Until about ten years ago very few gardeners knew of the existence of white Gaura lindheimeri. It started out as a somewhat overlooked plant from the wilds of Texas-Louisiana-Central Mexico. However, one day in 1994 in the Siskiyou Rare Plant Nursery of Medford, Oregon, an employee found a sport of deep maroon buds opening into bright reddish-pink flowers. It was named Siskiyou Pink. Within three years Siskiyou Pink had made Gaura lindheimeri very popular on the West Coast, and the flower is now becoming a cottage garden classic throughout the United States and the world. One major reason for Gaura’s success is the fact that it grows in virtually any climate and soil and in full or part sun. Extreme heat, extreme cold, extreme humidity, and extreme dryness do not bother Gaura. In addition, this hardy plant has no particular pests or diseases, except for the occasional aphid in stem tips.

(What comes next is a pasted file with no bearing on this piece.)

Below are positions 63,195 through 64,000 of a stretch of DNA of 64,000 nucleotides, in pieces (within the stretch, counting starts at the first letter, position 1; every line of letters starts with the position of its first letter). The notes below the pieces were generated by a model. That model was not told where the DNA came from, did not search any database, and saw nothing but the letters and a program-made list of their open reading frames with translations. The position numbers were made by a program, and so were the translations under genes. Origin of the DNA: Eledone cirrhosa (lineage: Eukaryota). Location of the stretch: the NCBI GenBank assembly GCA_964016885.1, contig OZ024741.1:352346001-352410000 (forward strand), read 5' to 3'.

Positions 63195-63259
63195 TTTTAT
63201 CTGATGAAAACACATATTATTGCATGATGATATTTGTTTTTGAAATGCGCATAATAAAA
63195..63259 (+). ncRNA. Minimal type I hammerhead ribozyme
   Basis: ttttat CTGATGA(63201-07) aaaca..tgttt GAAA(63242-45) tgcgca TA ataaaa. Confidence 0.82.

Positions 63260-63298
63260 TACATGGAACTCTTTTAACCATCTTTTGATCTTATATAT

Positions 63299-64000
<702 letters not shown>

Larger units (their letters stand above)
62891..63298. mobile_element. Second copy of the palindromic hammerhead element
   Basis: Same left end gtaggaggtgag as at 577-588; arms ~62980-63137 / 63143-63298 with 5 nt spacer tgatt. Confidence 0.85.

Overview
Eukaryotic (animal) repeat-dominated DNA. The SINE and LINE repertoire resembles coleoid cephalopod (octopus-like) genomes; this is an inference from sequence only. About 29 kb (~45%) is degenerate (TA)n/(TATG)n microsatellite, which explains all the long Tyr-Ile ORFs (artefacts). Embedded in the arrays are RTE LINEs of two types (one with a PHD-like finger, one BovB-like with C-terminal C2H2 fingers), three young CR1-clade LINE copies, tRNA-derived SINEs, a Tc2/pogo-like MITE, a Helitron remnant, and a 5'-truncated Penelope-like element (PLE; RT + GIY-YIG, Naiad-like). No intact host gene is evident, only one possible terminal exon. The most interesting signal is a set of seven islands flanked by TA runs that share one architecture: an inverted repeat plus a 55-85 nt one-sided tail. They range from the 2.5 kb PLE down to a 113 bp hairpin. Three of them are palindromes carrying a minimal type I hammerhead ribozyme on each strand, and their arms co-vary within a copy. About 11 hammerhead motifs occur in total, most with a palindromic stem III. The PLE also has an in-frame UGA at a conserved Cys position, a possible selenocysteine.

Since Siskiyou Pink emerged, the hybridizers have been busily creating new cultivars of this all-purpose gem. From the first wild Gaura that grows to about 40” tall by 24” wide, there are now many available forms, in many shades of whites, pinks, and maroons, and ranging in sizes from 12 inches tall up to 7 feet tall! Some new Gauras have more spreading habit. Some have larger, brighter blossoms on more compact stems. Others have variation in the foliage, such as dark green leaves, dark crimson leaves, grey-green leaves bordered with white, or leaves that are variegated with green and yellow. Look for such names as Whirling Butterflies, Crimson Butterflies, Sunny Butterflies, Blushing Butterflies, Siskiyou Pink, Karalee Pink, Karalee White, Passionate Pink, Pink Cloud, Old Faithful, Pink Lady, Corrie’s Gold, Douphin, and The Bride. Of special note is the extravagant 7’ tall Old Faithful, which has been described as a “geyser of refined foliage and abundant flowers’. Undoubtedly more exciting forms are being created as this article is being written.